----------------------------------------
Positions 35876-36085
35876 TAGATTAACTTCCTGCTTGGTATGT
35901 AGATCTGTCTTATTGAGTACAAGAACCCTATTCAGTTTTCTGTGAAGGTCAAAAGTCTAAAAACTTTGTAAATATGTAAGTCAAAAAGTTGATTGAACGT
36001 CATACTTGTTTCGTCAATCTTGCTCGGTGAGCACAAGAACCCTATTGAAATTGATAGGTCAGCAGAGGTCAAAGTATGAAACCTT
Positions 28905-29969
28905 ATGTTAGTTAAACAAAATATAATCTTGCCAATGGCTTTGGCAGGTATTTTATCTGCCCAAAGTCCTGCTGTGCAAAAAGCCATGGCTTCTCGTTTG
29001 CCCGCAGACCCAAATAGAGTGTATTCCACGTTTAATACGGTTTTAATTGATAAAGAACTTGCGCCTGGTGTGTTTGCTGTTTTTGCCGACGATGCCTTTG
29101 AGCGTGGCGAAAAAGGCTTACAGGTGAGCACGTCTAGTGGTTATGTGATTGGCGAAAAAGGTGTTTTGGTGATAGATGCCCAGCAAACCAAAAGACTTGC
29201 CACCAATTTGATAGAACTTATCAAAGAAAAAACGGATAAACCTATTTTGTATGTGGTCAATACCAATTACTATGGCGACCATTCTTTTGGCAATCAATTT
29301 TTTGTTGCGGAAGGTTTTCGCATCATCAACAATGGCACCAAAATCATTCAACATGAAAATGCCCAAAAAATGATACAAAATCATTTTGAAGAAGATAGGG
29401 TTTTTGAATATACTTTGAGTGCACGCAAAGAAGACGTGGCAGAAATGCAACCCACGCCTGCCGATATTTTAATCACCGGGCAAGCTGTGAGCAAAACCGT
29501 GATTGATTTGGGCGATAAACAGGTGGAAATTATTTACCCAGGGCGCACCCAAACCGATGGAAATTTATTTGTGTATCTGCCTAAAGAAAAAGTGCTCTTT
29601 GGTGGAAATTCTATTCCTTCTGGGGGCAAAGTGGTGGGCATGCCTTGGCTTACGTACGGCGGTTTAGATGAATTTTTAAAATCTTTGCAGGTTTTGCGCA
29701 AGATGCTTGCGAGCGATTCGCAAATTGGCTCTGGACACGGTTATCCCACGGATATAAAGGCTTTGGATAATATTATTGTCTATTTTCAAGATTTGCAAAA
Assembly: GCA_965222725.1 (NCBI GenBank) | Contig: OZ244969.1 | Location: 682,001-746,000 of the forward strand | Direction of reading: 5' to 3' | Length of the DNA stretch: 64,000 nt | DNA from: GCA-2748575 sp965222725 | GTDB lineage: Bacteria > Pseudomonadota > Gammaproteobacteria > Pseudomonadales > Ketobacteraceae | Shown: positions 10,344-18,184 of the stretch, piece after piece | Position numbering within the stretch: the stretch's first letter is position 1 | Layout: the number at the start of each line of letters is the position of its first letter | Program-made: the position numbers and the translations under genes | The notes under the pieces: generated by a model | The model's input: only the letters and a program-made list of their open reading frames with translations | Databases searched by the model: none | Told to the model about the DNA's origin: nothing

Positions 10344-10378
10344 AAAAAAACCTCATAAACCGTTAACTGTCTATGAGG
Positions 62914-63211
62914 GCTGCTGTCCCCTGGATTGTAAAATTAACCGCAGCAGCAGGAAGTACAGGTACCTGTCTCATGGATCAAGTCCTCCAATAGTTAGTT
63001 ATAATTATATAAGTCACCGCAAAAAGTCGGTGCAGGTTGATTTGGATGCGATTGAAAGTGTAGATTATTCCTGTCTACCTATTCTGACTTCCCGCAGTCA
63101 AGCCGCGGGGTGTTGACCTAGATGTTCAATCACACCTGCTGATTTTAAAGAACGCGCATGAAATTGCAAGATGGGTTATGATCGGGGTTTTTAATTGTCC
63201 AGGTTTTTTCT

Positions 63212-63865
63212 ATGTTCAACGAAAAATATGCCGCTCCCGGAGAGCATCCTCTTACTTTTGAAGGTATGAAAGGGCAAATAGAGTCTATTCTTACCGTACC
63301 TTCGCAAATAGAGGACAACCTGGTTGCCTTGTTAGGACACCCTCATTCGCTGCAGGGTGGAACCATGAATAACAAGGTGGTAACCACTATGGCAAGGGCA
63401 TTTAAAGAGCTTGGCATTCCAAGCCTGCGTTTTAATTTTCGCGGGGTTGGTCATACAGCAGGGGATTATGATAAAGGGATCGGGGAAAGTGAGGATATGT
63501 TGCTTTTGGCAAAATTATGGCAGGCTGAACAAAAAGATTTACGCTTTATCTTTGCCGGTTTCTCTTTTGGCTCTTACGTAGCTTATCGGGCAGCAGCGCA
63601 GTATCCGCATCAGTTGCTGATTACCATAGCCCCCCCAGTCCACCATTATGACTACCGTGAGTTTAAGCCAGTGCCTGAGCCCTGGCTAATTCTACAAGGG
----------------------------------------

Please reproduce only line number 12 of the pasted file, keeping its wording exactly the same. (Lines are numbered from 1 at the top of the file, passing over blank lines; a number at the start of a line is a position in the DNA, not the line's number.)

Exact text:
29501 GATTGATTTGGGCGATAAACAGGTGGAAATTATTTACCCAGGGCGCACCCAAACCGATGGAAATTTATTTGTGTATCTGCCTAAAGAAAAAGTGCTCTTT